UK’s Crackdown On Protests Sparks Concerns Over Democracy

credit: aljazeera

UK (Parliament Politic Magazine) – “It’s obvious that the government wants to stifle legal and legitimate protest,” stated Jonathan Porritt, a former Friends of the Earth director and environmentalist. A retiree may spend up to two years in prison for carrying a placard outside a courtroom reminding juries of their authority to acquit prisoners. An engineer was sentenced to three years in prison for hanging a banner that said, “Just Stop Oil,” off a bridge. 

Numerous individuals have been arrested for simply strolling leisurely down the street. Hundreds of environmental activists have been detained in the UK for nonviolent protests in response to severe new legislation limiting the right to free speech. The Conservative administration claims that the rules stop radical extremists from destabilizing society and harming the economy. Critics argue that the arrests are concerning.

According to Jonathan Porritt, an ecological and former director of Friends of the Earth, “the government has made its intent very clear, basically to suppress what is legitimate, lawful protest.” An Incongruous Democracy With the centuries-old Parliament, the independent judiciary, and the Magna Carta, Britain is among the oldest democracies in the world. 

The unwritten constitution that supports that system is made up of a collection of laws, customs, traditions, and court rulings that have been amassed throughout time. As a result, we depend on governments to exercise self-control, according to political scientist Andrew Blick of King’s College London and author of Democratic Turbulence in the United Kingdom. You hope those in authority will act appropriately. Boris Johnson stretched the bounds of prime ministerial authority throughout his three scandal-plagued years in office. Prime Minister Rishi Sunak has requested that Parliament overturn the decision made by the UK Supreme Court to thwart an asylum-seeker transfer to Rwanda.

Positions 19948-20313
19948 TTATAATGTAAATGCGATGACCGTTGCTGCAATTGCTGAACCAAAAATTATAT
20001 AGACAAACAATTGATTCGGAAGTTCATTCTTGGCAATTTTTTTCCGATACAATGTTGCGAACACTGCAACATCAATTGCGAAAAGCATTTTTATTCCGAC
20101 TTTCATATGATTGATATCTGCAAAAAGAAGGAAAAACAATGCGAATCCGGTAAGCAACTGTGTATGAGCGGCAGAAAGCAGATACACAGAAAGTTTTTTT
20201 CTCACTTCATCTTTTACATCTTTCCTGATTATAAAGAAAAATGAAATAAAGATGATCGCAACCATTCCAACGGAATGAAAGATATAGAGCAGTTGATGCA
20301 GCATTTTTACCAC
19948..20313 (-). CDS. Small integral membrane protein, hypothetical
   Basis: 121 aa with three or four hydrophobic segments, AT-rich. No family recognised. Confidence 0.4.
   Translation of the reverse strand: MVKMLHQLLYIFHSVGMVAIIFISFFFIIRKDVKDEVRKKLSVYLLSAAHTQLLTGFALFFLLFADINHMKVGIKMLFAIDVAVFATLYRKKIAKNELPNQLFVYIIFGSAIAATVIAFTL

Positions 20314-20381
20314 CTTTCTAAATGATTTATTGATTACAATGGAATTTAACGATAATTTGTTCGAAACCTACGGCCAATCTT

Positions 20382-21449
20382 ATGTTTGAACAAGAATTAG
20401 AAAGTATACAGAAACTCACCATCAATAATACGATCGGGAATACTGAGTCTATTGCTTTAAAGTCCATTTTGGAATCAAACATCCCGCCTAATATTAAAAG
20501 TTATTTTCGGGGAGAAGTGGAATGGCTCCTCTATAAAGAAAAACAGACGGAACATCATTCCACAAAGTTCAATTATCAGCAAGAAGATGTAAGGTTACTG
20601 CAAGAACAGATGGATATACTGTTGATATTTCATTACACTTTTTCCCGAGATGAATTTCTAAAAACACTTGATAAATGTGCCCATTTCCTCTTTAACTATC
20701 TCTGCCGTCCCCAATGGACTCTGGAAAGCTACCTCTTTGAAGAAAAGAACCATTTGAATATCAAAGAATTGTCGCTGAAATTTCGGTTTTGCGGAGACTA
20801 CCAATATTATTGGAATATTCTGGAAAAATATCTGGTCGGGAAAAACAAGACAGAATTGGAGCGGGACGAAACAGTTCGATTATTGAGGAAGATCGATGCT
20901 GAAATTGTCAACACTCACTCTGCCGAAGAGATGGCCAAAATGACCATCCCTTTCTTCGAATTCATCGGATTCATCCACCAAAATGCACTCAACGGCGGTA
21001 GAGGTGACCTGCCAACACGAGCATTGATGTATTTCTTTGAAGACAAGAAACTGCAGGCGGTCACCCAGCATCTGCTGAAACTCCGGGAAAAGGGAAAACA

Critics claim that the democratic underpinnings of Britain are beginning to crumble. The decent man’s system of checks and balances has now been put to the ultimate test, in the words of former Conservative justice minister David Lidington. The government targets demonstrators. Environmental activists are the canaries in the coal mine. 

They have sprayed fake blood on buildings, glued themselves to trains, stopped highways and bridges, painted artwork, and drenched athletes in orange powder in an effort to raise awareness of climate change. Sunak has referred to organizations like Insulate Britain, Just Stop Oil, and Extinction Rebellion as ideological fanatics despite their claims that civil disobedience is appropriate.

A statutory offence of public annoyance was established in 2022 and carried a maximum 10-year jail sentence. The 2023 Public Order Act extended police search authority, defined disruptive demonstration more broadly, and punished protestors who obstruct highways or other vital infrastructure with up to a year in jail. Before King Charles III was crowned in May, six anti-monarchist protestors were taken into custody without even putting up a Not My King sign. 

Everyone was freed without being prosecuted.

A new law that makes slow-walking protests illegal has resulted in the detention of hundreds of Just Stop Oil campaigners in recent months. Some demonstrators were given prison terms that were deemed too harsh. One of two activists who climbed a bridge over the River Thames in October 2022 was structural engineer Morgan Trowland. This action forced authorities to close the roadway below for forty hours. He received a three-year jail term.

After being detained for 14 months, he was released early on December 13. The United Nations’ climate change and human rights expert, Ian Fry, has described Britain’s anti-protest bill as an outright violation of the right to the freedom of peaceful assembly. 

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The Conservative administration has discounted the complaint. According to Sunak, those disobeying the law should suffer the consequences. According to some legal experts, the justice lottery is even more concerning. After outlining their reasons for being there, juries cleared half of the prosecuted environmentalists. Judges, however, have forbidden defendants in previous cases from bringing up climate change or the causes behind their protests. Several defendants were imprisoned for contempt of court after disobeying the instructions.

Environmental campaigner Tim Crosland, a former government lawyer, remarked that it seems more common in China or Russia than in this country for defendants to be silenced. Retired social worker Trudi Warner held a banner saying “Jurors” while sitting outside a London court in March to draw attention to the issue. You have the whole right, in accordance with your conscience, to acquit a criminal. This is her current legal battle. Many legal and constitutional experts argue that Brexit has encouraged an increasingly careless attitude toward Britain’s democratic processes, reflected in how protestors are treated.

Beth Malcolm

Beth Malcolm is Scottish based Journalist at Heriot-Watt University studying French and British Sign Language. She is originally from the north west of England but is living in Edinburgh to complete her studies.